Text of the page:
Winderman: Problem with Riley in Miami, Jackson in Orlando is they’re not coaching

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We have reached a compelling intersection of what is and what could be. The fact that the protagonists are Pat Riley and Phil Jackson makes it all the more intriguing of a case study.

At the very moment when the Riley-as-front-office-sage approach is coming under fire 200 miles south on Florida’s Turnpike, there is increased clamor in Orlando about Phil Jackson possibly arriving to provide direction.

The lesson of the moment is the limitations of coaching greatness relocating to the out-of-view reaches of the front office.

Because at this very moment, perhaps even more than in 2006 when he stepped in as coach to lead the Heat to the franchise’s only championship, it can be argued that Riley has never been needed more on the Heat sideline.

At this point. For this upcoming game. To find a way to keep Doc Rivers from making coaching the central issue for why the Celtics advance and the Heat collapse.

Because for everything Erik Spoelstra has been in this Big Three remix, a championship-moment coach has not been one of them.

He simply lacks the rings. The rings Riley used to seduce LeBron James. The rings Jackson can use to leverage Rich DeVos into the type of riches that Jerry Buss simply would not consider.

Perhaps Jackson’s Zen ways will resonate from the Magic front office in a way that Riley’s driven disposition has not over this past week (have the Heat ever looked less like a Riley team?). Perhaps this is more than a money grab by Phil or an act of desperation from the desperate Magic.

But a great coach who is not coaching only serves to remind of what could have been, and what isn’t.

This is not to say Spoelstra is impotent. Riley, in fact, has kept his distance so as not to create appearances of usurping his coach’s influence.

But the more Riley has moved to the shadows, the less assured the approach on the sideline.

What Riley has been from the front office is a master recruiter, be it luring James or Chris Bosh, or getting supporting players to take less as free agents.

Phil Jackson would provide similar cachet. Perhaps Orlando no longer would come off as such a distant outpost to free agents.

But when considering the impact of all-time great coaches as front-office game-changers, consider one essential element:

They aren’t doing what they do best. They aren’t coaching.

Ira Winderman writes regularly for NBCSports.com and covers the Heat and the NBA for the South Florida Sun-Sentinel. You can follow him on Twitter at @IraHeatBeat.

Dwyane Wade says Bulls’ showers had no hot water in Boston

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The Bulls suffered a rough loss in Boston last night.

It didn’t get better afterward.

K.C. Johnson of the Chicago Tribune:

Celtics general manager Danny Ainge – who played for Boston in the 80s – pleaded ignorance to any nefarious plumbing:

I think the idea that teams plot to shut off the visitor’s hot water is often overstated. Arenas have complex infrastructure, and things can go wrong on their own. Sometimes, the home team loses hot water, but that never gets remembered.

But reasonable excuses don’t make a cold shower in the moment any more tolerable.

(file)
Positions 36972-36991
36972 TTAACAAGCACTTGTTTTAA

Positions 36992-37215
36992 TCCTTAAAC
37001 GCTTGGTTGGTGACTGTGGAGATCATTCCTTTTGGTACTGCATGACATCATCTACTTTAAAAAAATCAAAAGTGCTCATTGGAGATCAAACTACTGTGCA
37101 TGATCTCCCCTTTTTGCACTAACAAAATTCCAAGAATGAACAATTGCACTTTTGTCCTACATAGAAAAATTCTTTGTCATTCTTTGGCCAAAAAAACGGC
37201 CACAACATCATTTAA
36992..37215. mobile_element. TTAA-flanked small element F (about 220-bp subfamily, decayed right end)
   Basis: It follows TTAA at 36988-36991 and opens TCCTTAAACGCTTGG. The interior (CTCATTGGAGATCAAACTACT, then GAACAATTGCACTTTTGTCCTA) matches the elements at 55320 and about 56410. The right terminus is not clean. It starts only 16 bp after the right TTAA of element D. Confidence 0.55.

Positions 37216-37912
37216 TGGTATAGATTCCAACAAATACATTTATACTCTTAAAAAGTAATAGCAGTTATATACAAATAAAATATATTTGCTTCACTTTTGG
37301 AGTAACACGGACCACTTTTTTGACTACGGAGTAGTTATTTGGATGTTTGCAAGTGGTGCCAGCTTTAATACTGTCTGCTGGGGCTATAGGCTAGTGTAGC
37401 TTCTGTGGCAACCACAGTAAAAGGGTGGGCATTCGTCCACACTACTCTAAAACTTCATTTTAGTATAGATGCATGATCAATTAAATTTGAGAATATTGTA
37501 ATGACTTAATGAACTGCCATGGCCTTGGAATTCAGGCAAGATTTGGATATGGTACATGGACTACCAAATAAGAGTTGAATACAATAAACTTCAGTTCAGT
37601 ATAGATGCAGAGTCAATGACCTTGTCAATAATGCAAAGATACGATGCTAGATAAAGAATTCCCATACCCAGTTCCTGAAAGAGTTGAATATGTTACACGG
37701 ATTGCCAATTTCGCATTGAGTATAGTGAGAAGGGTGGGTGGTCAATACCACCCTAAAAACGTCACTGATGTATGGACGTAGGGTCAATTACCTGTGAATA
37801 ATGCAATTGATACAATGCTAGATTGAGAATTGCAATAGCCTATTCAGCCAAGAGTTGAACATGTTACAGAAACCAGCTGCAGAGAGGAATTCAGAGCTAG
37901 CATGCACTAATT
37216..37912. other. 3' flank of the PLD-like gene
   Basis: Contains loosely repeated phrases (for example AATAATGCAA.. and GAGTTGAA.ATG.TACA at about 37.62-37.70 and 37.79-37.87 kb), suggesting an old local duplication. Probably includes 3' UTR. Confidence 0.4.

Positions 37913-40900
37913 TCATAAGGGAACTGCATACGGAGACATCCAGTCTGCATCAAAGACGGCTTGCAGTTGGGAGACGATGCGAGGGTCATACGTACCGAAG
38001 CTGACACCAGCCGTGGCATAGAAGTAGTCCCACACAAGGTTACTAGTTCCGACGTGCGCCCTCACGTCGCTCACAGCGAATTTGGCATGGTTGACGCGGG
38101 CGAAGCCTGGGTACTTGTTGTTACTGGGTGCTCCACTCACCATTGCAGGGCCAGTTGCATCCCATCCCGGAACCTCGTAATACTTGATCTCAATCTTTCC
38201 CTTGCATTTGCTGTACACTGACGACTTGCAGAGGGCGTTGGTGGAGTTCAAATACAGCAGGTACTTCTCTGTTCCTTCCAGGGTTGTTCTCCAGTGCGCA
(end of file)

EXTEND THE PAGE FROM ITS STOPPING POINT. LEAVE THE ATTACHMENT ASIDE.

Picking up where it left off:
Robin Lopez pushes short floater over backboard (video)

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Robin Lopez had reason to be upset from the Bulls’ Game 5 loss to the Celtics last night.

This miss was all on him.

Dwyane Wade plays the laziest defense you’ll ever see (video)

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Dwyane Wade (26 points, 11 rebounds, eight assists) was the Bulls’ best player in their Game 5 loss to the Celtics last night.

But the 35-year-old guard clearly didn’t go all out on every possession.

Players can justify not closing out by claiming they were prioritizing rebounding position. Wade clearly has no such excuse.

Video Breakdown: Clippers use JJ Redick in split cut to fool Jazz at 3-point line

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The Los Angeles Clippers dropped Game 5 to the Utah Jazz on Tuesday night, and find themselves down 3-2 as they head back to Salt Lake City for Game 6. The Clippers have had to deal with Utah’s formidable defense, so much so that they’ve built in counters to Jazz defenders overplaying shooters like JJ Redick.

One example of this countering method could be found in Game 3, when the Clippers ran a split cut for Redick. Instead of fighting endlessly around screens for a 3-point shot as you might expect, LA took the easy route and simply cut Redick to the basket for an easy layup as a means to take advantage of an overeager defender.

We’ve talked about the Split Cut here on NBA Playbook before. The Los Angeles Lakers used it earlier in the season to beat the Golden State Warriors, the team that uses the split cut perhaps the most out of any team in the NBA.

Other teams, including the Portland Trail Blazers, have adapted the Warriors’ use of the split cut as a counter for their own offense this season, which is a testament to just how useful it is.

If you need a reminder, a split cut all about a screener coming up to screen, then cutting toward the basket before his screen action fully takes place. It’s about timing, and catching defenders off guard when they go to set up their recover positions for screens.

For a full breakdown on the split cut and how the Clippers used it, watch the video above.